A couple of weeks ago at First Things' On the Square blog, George Weigel defended the prinicple of double-effect against attempts to apply it to the Phoenix case, in which Bishop Olmstead determined that St. Joseph's hospital had carried out a direct abortion. The argument in favor of applying it is presumably that the woman's life was in imminent danger, and that therefore the baby could be aborted as an unfortunate and foreseen, but unintended, bad effect of saving the woman's life, an unquestionable good.
Weigel, quoting the National Catholic Bioethics Center, reminds us of the principle's particulars:
The principle of double effect in the Church’s moral tradition teaches that one may perform a good action even if it is foreseen that a bad effect will arise only if four conditions are met: 1) The act itself must be good. 2) The only thing that one can intend is the good act, not the foreseen but unintended bad effect. 3) The good effect cannot arise from the bad effect; otherwise, one would do evil to achieve good. 4) The unintended but foreseen bad effect cannot be disproportionate to the good being performed.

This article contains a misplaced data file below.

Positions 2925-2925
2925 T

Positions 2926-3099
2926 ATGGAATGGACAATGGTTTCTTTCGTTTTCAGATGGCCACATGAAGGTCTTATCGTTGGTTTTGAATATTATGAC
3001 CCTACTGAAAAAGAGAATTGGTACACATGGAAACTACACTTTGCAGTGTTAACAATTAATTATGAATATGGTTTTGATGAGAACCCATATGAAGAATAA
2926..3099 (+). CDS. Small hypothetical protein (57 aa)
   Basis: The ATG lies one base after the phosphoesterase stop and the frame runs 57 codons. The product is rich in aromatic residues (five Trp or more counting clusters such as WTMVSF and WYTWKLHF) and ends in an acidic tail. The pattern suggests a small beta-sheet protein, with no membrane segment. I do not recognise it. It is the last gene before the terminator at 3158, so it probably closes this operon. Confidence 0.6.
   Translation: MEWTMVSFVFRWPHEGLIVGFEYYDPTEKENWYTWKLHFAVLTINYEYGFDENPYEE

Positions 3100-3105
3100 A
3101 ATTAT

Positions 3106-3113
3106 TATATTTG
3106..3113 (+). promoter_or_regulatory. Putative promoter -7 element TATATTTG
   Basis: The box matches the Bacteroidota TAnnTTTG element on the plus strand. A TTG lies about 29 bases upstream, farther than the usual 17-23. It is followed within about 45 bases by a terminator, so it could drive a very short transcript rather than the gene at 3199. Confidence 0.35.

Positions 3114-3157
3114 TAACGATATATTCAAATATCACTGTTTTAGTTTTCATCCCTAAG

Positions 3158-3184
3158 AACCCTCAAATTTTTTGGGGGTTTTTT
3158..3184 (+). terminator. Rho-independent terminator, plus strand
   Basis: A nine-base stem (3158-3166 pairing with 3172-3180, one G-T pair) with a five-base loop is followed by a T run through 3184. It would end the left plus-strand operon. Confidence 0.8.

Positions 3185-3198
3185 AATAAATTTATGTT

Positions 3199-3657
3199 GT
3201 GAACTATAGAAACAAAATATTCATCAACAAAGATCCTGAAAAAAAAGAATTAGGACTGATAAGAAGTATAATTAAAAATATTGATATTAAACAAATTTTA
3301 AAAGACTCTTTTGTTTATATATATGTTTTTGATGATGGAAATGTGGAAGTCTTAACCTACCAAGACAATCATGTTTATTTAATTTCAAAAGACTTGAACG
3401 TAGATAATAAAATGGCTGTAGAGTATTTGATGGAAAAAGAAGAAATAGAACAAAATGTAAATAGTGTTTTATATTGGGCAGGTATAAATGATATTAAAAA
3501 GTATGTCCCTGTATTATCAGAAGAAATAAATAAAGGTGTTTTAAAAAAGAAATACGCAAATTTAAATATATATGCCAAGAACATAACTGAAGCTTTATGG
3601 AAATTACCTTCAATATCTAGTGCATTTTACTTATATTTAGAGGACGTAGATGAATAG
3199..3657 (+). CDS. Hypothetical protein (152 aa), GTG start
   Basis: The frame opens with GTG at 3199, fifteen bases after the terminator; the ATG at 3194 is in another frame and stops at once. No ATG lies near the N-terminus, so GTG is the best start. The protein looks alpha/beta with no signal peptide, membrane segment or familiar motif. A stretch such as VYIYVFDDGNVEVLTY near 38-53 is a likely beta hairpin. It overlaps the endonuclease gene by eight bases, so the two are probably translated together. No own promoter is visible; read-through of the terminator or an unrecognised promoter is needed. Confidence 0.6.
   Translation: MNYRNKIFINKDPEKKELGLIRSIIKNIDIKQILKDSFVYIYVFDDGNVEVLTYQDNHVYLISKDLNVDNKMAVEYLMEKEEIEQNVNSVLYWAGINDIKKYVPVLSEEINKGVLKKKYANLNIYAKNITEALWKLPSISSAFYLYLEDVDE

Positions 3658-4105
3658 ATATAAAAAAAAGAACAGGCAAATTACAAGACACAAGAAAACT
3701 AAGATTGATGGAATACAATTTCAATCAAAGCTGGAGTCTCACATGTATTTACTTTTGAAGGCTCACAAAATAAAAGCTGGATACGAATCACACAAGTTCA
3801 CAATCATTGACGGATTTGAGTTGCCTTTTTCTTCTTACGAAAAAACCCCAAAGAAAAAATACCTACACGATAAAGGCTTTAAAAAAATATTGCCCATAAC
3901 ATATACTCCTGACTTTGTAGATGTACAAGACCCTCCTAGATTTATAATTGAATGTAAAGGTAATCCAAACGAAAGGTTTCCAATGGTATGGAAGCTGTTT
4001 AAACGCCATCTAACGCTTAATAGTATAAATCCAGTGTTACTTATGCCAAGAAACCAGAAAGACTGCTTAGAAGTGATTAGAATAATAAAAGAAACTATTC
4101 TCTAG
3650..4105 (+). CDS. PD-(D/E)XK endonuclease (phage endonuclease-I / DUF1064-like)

The problem, obviously, is that in the Phoenix case all four points have likely been violated. Weigel (again drawing from the NCBC) then offers a scenario in which he believes the principle would validly apply:
The classic case of a difficult pregnancy to which this principle can be applied is the pregnant woman who has advanced uterine cancer. The removal of the cancerous uterus will result in the death of the baby but it would be permissible under the principle of double effect.
One can see how the conditions would be satisfied in this case: 1) The act itself is good; it is the removal of a diseased organ. 2) All that one intends is the removal of the diseased organ. One does not want the death of the baby, either as a means or an end. Nonetheless, one sees that the unborn child will die as a result of the removal of the diseased organ. 3) The good action, the healing of the woman, arises from the removal of the diseased uterus, not from the regrettable death of the baby which is foreseen and unintended. 4) The unintended and indirect death of the child is not disproportionate to the good which is done, which is saving the mother’s life.
I'm not sure why the uterine cancer has to be "advanced," but still: In applying the principle to this example, is Weigel correct?